Supported byOwner's Engineer
Clarion Energy banner

New rules for exporting from Serbia to Germany

Supported byspot_img

The new law primarily applies to German companies with more than 3,000 employees, says Tanja Lindel, assistant director of the Business Association Sector of the Serbian Chamber of Commerce.

Companies from Serbia, domestic or foreign, that export raw materials, components, semi-finished products and services to the German market from January 1, 2023 will have to respect human rights and prove that they are not polluters of the environment, as required by the new law on supply chains in Germany. This regulation does not apply to our companies that export finished products, but only to suppliers.

Tanja Lindel, assistant director of the Business Association Sector of the Serbian Chamber of Commerce, says that the new law primarily applies to German companies with more than 3,000 employees, and from January 1, 2024, it will apply to German companies with more than a thousand employees.

Supported by

– German companies that have their own activity are subject to this law, and the law is transferred to direct and indirect suppliers of semi-finished products and services in the production chain, that is, all companies that have a contractual supplier relationship with local companies – Lindelova says. He adds that they do not have information on how many of our companies this applies to because they do not know what kind of contracts they have. About 3,000 companies from Serbia export to the German market, but some of them export finished products.

According to her, our companies will have to fulfill that part of the responsibilities and obligations from the law that is transferred to them by the end customer, the German partner. The law only defines what a German company must fulfill. And what and what part of the obligations the German company will transfer to its direct supplier will be defined by the contract. The law requires the company to make a risk assessment, to regularly analyze the success and to publish reports that are public.

– This law requires German companies to make a risk assessment, to designate a person who is responsible for implementing risk measures, to establish a complaint procedure and to document the submission of reports. And that in the areas of child labor, forced labor and slavery, discrimination, non-respect of the right to association, denial of the application of earnings, illegal confiscation of land, abuse of private security. In the area of ​​environmental protection, three conventions are referred to, on polluting substances, the use of mercury and the cross-border movement of hazardous waste and their disposal – notes Lindelova.

According to her, the German law is an overture and prepares companies for the EU directive that is being announced and is already being worked on. It will be much stricter than the German law. In the first quarter of 2023, PKS will launch an office to help Serbian businessmen whose goal is to better inform and adapt our companies, which are part of German supply chains, to the new law on supply chains in Germany.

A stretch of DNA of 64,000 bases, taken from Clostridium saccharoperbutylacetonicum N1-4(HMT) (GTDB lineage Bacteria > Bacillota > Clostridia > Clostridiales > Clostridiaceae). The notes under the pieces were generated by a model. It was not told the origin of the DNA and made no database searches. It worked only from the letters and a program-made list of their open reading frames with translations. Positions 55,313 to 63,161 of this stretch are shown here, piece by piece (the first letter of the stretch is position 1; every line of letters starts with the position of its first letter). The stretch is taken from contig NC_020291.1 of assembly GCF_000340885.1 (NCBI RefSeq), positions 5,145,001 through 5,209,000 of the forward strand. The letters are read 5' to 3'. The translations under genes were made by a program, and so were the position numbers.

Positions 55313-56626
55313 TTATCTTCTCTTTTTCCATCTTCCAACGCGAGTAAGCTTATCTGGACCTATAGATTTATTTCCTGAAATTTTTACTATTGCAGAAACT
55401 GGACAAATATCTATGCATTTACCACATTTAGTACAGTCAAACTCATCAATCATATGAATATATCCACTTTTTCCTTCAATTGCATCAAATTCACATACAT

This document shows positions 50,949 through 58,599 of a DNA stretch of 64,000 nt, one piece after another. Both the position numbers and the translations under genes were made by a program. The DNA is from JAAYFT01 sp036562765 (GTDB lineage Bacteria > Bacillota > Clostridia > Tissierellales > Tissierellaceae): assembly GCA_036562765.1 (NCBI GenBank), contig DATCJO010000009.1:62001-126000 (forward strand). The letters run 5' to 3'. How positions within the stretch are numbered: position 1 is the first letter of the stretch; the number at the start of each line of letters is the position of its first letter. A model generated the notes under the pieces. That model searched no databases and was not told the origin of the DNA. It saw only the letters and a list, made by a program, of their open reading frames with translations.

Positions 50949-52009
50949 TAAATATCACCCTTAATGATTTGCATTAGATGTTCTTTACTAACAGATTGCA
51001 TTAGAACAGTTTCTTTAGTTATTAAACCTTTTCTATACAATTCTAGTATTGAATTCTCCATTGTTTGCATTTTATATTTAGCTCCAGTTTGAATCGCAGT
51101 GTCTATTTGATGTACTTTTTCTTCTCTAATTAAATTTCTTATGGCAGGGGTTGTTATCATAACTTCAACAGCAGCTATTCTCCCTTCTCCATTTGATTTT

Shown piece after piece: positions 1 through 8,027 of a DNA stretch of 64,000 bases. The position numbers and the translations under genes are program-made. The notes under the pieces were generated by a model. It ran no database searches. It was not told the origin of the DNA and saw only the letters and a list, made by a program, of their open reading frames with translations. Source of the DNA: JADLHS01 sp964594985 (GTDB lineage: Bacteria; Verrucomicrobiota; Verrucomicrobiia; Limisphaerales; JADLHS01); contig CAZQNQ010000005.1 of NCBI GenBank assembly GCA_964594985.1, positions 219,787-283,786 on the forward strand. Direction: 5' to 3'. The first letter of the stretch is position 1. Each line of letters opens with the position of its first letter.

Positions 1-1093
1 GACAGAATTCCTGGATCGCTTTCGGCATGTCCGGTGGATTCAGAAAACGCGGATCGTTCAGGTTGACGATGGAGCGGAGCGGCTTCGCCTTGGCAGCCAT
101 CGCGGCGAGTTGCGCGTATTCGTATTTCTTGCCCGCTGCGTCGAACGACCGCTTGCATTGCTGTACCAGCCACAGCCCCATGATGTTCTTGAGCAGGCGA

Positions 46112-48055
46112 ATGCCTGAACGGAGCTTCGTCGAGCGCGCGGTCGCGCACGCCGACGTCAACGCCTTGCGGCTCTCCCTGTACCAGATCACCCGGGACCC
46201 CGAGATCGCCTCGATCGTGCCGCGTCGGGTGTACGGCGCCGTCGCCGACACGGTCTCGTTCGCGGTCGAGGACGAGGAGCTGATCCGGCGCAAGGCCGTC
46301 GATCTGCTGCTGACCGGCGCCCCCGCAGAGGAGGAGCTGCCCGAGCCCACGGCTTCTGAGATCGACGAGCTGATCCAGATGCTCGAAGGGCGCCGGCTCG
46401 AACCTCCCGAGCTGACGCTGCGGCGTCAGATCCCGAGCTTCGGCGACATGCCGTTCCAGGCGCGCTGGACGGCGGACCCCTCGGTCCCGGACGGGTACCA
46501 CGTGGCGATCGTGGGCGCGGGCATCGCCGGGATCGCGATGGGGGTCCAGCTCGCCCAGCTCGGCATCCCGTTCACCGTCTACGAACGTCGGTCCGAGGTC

Supported by

Dragoljub Rajić, from the Business Support Network, says that in the first year of application of this regulation, a large number of our companies will not be affected. But from next year they will, especially logistics companies that transport raw materials. He adds that our exporters will not be affected by the fact that German companies will not be able to work with companies that violate human rights in any form, engage in forced labor, and keep workers illegally. This mostly applies to companies from Asia and Africa that participate in German supply chains.

– The second segment is much more important for us. All companies that export raw materials or semi-finished products will have to prove through their operations that they are not polluters of the environment. This means that in production or work processes they will have to emit the amount of carbon dioxide at the level of what is prescribed in Germany for a certain economic branch. If our producers use diesel tractors and export food to Germany, they will have to use other fuels or Euro five engines in a certain percentage. Or if they work on machines that emit a certain amount of carbon dioxide, they will have to prove that the production share is minimal or zero. Logistics companies will have to start buying hybrid-powered trucks, and the railway to switch to hydrogen. This is all that awaits us in the future – explains Rajić.

Germany, as the largest economy, initiated this, but similar steps are being taken by France and Great Britain, and soon there will be an obligation at the level of the European Union. A big challenge for Serbia will be the railway, as the greenest mode of transportation. Our railway is not a competitor, because it is slow. This is precisely why the Austrian cargo group announced its entry into our market, Politika writes.

Supported by


Supported byClarion Energy
Serbia Energy News
error: Content is protected !!